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HIPAA Breach Notification

On September 23, 2013, the “HIPAA Omnibus Rule” took effect modifying the Health Insurance Portability and Accountability Act (HIPAA) Privacy, Security, and Enforcement Rules and implementing various provisions of the Health Information Technology for Economic and Clinical Health (HITECH) Act. This rule provides for the notification of individuals following a breach of their unsecured protected health information.

Unsecured protected health information is defined as protected health information that is not rendered unusable, unreadable, or indecipherable to unauthorized persons through the use of a technology or methodology specified by the Secretary.

If, after investigating a suspected security breach, the Information Security Office determines that unsecured protected health information was or is reasonably believed to have been accessed, acquired, used, or disclosed in a manner not permitted and cannot demonstrate a low probability of compromise based on a risk assessment of the following factors, the Information Security Office will coordinate with covered components to notify affected individuals, following the methods required by 45 C.F.R. § 164.404.

  1. The nature and extent of the protected health information involved, including the types of identifiers and the likelihood of re-identification;
  2. The unauthorized person who used the protected health information or to whom the disclosure was made;
  3. Whether the protected health information was actually acquired or viewed;
  4. The extent to which the risk to the protected health information has been mitigated.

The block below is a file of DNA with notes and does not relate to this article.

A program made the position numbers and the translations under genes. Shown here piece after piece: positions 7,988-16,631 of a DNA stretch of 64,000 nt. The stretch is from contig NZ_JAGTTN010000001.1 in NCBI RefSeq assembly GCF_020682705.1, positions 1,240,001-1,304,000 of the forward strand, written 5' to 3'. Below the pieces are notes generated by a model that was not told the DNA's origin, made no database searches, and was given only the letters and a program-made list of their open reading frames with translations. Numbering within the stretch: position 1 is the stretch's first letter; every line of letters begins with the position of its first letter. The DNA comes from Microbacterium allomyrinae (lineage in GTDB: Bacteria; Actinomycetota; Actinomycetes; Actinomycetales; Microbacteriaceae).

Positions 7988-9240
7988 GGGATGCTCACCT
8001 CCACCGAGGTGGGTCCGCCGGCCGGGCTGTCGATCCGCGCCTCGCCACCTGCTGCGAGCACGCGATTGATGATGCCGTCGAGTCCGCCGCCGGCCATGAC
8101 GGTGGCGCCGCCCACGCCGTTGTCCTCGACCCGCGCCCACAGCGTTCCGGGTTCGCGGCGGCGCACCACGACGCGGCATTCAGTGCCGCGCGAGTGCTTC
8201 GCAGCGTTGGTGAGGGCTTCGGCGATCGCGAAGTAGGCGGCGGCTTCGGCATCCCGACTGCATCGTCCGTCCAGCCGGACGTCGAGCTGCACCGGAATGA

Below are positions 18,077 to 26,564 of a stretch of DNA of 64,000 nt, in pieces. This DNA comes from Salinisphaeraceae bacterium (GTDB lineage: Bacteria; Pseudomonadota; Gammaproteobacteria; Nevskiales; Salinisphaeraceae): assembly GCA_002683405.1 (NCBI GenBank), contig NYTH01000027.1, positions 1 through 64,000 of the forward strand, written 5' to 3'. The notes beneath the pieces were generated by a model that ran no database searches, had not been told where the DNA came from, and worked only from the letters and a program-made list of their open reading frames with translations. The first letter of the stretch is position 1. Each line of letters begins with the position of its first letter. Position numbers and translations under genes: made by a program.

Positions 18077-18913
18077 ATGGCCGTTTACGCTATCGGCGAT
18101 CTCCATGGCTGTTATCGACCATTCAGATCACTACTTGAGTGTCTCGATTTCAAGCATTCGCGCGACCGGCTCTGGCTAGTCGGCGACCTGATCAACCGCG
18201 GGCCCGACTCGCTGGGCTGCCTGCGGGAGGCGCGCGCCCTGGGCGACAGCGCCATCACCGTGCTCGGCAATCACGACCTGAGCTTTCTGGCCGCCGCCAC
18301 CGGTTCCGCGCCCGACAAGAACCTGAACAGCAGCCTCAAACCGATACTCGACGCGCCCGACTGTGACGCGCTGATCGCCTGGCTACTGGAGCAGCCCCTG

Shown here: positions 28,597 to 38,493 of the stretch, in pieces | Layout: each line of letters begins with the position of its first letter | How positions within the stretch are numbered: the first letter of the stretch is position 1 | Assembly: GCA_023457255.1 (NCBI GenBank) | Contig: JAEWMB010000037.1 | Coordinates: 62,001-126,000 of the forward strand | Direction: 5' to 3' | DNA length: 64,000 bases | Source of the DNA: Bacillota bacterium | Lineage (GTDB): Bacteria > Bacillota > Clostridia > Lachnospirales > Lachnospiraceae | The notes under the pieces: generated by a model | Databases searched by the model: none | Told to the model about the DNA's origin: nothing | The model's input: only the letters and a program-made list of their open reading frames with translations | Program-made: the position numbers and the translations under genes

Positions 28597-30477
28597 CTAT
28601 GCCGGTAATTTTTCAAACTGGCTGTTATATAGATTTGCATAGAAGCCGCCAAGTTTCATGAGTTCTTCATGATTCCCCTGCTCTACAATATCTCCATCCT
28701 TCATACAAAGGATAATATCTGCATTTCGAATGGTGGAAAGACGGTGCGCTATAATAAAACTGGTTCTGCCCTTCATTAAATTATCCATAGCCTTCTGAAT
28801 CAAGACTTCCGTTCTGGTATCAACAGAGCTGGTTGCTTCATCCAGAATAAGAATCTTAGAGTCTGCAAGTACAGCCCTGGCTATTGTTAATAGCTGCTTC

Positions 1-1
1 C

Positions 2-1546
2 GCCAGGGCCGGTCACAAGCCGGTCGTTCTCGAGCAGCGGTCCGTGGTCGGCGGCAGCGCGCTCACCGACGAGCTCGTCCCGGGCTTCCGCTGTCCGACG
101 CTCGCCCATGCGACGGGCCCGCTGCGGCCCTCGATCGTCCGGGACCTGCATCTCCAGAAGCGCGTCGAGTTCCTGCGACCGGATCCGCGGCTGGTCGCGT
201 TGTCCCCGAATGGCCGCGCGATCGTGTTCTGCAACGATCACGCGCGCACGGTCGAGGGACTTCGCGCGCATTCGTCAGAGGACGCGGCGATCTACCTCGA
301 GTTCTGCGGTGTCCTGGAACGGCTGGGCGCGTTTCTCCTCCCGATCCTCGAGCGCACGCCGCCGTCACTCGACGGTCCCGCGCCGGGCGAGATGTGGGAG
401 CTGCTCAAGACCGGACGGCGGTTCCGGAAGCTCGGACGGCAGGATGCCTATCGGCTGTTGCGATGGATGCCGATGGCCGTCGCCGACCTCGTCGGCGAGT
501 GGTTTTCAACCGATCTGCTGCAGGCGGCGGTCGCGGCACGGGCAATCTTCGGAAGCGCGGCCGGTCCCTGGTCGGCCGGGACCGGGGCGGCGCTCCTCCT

Media Notification: If it is determined that a breach of unsecured protected health information involves more than 500 residents of a state or jurisdiction, the Information Security Office will coordinate with covered components to notify prominent media outlets serving the affected area, as required by 45 C.F.R. § 164.406.

Federal Notification: For all breaches affecting less than 500 individuals, the Information Security Office will coordinate with covered components to submit notice of all such breaches discovered in the prior calendar year to the Department of Health and Human Services (HHS) via the HHS website. This notice will be submitted to HHS on an annual basis, no later than sixty (60) days after the end of each calendar year. For all breaches affecting more than 500 individuals, the Information Security Office will coordinate with covered components to provide notice to HHS contemporaneously with the notification of affected individuals.

To fulfill burden of proof requirements, the Information Security Office will coordinate with covered components to document that all notifications were made or that the use or disclosure did not constitute a breach.

Note: Joint Guidance on the Application of FERPA and HIPAA to Student Health Records maintains that FERPA, not HIPAA, governs the health records of students.

User Practices

Users are required to follow the Procedure for Responding to a Compromised Computer if they suspect that the security or privacy of a Carnegie Mellon computing resource has been compromised.

The HIPAA Supplement requires that users report actual or suspected vulnerabilities and breaches in the confidentiality, integrity, security and/or privacy or suspicious requests of protected health information to the HIPAA Privacy Officer and/or the HIPAA Security Officer.


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Revision History

Status:  Published 
Published:  12/05/2013 
Last Reviewed:  03/13/2014
Last Updated:  12/05/2013